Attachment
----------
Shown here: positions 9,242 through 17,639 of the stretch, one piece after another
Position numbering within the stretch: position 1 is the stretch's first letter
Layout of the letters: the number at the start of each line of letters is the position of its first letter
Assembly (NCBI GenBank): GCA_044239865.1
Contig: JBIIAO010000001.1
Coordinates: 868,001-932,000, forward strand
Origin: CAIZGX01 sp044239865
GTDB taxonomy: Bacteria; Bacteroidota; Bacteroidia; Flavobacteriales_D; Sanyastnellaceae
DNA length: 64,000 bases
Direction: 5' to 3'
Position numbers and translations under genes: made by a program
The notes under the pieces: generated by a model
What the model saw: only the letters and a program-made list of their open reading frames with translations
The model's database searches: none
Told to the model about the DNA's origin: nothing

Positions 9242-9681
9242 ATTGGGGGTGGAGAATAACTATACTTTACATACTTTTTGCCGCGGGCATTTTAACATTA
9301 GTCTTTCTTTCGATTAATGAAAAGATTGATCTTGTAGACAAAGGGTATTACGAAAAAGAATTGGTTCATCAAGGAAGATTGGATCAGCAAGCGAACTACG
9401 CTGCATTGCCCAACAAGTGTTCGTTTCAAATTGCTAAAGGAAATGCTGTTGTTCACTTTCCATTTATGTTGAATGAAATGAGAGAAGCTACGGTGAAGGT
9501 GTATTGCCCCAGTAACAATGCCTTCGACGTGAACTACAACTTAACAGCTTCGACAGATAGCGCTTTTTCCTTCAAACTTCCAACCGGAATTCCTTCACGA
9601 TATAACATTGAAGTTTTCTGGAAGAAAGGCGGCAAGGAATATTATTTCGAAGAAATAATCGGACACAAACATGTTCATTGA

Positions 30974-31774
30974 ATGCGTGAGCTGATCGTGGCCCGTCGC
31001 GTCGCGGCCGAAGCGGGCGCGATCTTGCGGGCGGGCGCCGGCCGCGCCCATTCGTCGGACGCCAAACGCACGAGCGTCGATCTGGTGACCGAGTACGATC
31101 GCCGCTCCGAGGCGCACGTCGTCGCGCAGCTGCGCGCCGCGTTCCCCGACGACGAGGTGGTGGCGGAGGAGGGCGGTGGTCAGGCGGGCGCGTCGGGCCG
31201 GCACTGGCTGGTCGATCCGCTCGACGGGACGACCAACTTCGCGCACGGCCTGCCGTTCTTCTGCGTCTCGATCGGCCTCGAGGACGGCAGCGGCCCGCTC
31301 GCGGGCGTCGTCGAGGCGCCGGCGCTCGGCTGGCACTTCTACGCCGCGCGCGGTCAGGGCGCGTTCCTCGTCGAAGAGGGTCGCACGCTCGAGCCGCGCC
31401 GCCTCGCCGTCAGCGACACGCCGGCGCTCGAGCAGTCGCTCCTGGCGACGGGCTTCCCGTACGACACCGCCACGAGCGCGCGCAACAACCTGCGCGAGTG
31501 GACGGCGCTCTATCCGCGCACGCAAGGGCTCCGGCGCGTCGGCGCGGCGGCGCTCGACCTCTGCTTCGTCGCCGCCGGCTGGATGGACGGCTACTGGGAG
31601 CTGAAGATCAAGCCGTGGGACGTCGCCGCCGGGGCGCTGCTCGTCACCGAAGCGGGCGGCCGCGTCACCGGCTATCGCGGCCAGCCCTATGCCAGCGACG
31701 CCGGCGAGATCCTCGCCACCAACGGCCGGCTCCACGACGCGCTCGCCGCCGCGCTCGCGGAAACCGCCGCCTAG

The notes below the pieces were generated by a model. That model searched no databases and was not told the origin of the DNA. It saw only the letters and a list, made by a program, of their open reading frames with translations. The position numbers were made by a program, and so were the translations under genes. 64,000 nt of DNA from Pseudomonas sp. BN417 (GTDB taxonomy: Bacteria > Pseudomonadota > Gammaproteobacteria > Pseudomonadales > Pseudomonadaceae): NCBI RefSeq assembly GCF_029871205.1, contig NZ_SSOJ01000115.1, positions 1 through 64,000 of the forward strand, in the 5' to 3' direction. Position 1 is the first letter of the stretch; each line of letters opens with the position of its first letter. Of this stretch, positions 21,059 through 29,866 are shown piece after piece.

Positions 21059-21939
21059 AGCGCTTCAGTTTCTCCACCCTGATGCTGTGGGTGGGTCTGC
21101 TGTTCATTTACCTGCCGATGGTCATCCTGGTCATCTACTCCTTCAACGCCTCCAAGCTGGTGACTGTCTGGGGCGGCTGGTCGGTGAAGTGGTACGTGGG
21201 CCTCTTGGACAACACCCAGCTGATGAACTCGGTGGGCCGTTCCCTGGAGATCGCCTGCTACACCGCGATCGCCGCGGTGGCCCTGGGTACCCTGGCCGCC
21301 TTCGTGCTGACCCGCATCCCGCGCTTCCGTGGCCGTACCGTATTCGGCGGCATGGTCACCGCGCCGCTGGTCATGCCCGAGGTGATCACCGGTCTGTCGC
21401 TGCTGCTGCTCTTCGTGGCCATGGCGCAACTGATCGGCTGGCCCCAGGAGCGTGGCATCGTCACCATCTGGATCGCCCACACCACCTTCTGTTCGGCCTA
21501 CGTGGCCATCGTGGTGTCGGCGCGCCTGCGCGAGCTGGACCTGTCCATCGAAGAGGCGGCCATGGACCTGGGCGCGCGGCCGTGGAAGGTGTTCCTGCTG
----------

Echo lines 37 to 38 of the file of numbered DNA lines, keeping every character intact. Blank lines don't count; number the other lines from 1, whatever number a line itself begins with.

21301 TTCGTGCTGACCCGCATCCCGCGCTTCCGTGGCCGTACCGTATTCGGCGGCATGGTCACCGCGCCGCTGGTCATGCCCGAGGTGATCACCGGTCTGTCGC
21401 TGCTGCTGCTCTTCGTGGCCATGGCGCAACTGATCGGCTGGCCCCAGGAGCGTGGCATCGTCACCATCTGGATCGCCCACACCACCTTCTGTTCGGCCTA